Kanban can be a powerful tool to manage your projects and teams. It offers great flexibility and allows each team to create the best path towards enhancing their process. However if it is your first time thinking about Kanban, the framework can seem a little hard to navigate. Compared to other applications under the Agile umbrella, Kanban offers less rules and guidance on how to implement it.
While this may seem daunting, the lack of rules should not distract you from taking on Kanban. Especially if other Agile applications are not fitting in your situation. To help you navigate it, we’ve come up with a list of things to know about Kanban. Hopefully this will shed some light on the practice and make your transition easier.
1 – Every team creates their own rules
One of the first things to note about Kanban is that there are no clear rules each team has to follow. Contrary to a very regulated Scrum process, it is up to the Kanban teams to evaluate the proposed practices and see which of them and how fit into their process. Having said that, there is a certain structure most Kanban teams follow to implement the framework.
1 – The team designs a Kanban board that reflects their process.
2 – The team sets up WIP limits to control how much work can be done at one time.
3 – They decide when each iteration begins and ends based on the amount of created value.
4 – Lastly, the team checks if they have fulfilled their customer expectations.
How the team completes each of these steps and what they do in between is up to them and can vary greatly. However, all Kanban teams have visualized process, limited WIP and iteration based work cycles in common.
2 – Kanban adapts to you
One of the biggest advantages about Kanban is the fact that this framework adapts to you. Yes, you will need to start placing your tasks on a Kanban board and limit WIP, but your process will be enhanced instead of being diminished.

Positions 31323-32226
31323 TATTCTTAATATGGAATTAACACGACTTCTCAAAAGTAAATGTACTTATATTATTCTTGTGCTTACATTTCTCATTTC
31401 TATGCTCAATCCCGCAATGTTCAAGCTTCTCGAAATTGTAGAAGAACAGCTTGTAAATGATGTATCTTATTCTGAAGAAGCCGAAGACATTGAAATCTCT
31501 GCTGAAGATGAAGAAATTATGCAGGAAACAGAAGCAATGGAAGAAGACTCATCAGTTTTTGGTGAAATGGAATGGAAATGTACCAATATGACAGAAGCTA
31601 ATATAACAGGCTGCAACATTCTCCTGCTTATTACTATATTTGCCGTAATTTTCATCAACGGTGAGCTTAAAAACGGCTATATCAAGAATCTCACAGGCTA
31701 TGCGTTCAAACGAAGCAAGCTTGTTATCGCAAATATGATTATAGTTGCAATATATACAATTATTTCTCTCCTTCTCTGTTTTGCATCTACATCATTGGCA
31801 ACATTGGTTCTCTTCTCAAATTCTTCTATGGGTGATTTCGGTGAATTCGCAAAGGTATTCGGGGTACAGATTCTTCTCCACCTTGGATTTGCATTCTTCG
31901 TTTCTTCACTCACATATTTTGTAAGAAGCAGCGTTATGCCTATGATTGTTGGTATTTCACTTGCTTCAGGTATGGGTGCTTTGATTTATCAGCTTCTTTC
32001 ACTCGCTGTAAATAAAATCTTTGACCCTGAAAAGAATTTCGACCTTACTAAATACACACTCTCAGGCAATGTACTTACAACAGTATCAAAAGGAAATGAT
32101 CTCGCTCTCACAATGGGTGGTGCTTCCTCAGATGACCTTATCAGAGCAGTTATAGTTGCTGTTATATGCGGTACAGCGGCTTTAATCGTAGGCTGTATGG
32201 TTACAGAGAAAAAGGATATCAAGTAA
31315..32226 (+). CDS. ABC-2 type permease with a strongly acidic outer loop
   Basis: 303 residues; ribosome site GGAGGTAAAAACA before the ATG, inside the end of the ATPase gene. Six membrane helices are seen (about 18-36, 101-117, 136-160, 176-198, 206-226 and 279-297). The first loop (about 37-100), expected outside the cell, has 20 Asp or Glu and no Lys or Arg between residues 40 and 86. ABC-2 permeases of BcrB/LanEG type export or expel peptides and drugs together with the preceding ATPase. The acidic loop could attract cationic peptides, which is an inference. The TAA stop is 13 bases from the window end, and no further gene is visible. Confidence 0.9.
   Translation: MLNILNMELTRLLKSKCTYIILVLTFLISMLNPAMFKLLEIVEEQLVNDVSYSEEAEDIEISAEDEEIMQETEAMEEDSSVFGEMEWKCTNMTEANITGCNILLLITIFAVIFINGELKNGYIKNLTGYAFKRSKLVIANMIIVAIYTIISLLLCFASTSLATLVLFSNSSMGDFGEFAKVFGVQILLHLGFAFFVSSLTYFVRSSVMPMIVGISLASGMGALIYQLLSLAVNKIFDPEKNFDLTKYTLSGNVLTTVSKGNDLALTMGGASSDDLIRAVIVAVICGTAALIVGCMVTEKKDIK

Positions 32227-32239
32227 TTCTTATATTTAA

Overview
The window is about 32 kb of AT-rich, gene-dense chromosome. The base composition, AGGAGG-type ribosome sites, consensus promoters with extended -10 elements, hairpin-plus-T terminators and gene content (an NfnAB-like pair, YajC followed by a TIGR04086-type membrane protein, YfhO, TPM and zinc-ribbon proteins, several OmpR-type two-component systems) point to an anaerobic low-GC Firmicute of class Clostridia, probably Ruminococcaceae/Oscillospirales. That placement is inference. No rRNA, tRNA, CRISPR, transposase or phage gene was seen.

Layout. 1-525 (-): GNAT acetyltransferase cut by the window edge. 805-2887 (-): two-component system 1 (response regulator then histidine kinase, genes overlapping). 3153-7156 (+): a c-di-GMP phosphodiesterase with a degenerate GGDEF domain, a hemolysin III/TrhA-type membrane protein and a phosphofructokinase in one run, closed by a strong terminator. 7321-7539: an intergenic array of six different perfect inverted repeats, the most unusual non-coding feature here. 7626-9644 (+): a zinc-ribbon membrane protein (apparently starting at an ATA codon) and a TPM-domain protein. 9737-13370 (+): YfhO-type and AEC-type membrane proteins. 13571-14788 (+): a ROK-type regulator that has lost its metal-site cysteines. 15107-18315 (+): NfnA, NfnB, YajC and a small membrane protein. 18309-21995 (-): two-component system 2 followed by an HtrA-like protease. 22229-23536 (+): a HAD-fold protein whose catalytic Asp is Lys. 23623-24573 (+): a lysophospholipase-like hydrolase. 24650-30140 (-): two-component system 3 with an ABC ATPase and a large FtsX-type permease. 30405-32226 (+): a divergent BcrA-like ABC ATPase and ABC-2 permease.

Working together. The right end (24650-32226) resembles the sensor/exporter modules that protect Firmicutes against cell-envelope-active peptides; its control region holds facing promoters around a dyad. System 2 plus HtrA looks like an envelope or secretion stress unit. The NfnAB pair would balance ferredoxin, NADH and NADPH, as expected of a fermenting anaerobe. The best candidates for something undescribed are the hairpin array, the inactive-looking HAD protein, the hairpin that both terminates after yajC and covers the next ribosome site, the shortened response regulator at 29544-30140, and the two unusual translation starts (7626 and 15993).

Once you start implementing the framework, you will use a Kanban board to simply visualize all your current processes. Thus, allowing you to manage them with more ease. And then as you continue, you can decide if any changes to the current process have to be made or not. Thus, Kanban will not ask you to revolutionize everything right away, but instead will create an opportunity for gradual change.
3 – Kanban is always changing
Kanban is not a finite system. Instead, it acts more as a guide for where teams should start and can be worked on and improved in any way a team needs it. When it comes to improving Kanban, most teams do that by coming up with creative Kanban boards. Some venture further and introduce new practices to help manage their specific process. And those with experienced Agile practitioners can even create a new Agile framework based on Kanban.
Each of these approaches are actually encouraged and celebrated as they help the teams in question create a more efficient process. The great thing about Kanban is that it allows you to look far various ways to improve.
4 – WIP and steady pace is what drives Kanban
Predictability is extremely important in every project and to achieve this with Kanban you have to remember 2 things – WIP and steady delivery. By limiting work in progress the team can really focus on what they have to do right now. Which allows them to be more focused and finish individual items faster.
Only working one task at a time also allows to monitor the process more closely and thus create a steady predictable pace. By putting the two together, Kanban becomes an efficient and reliable system that can meet client deadlines and deliver great results.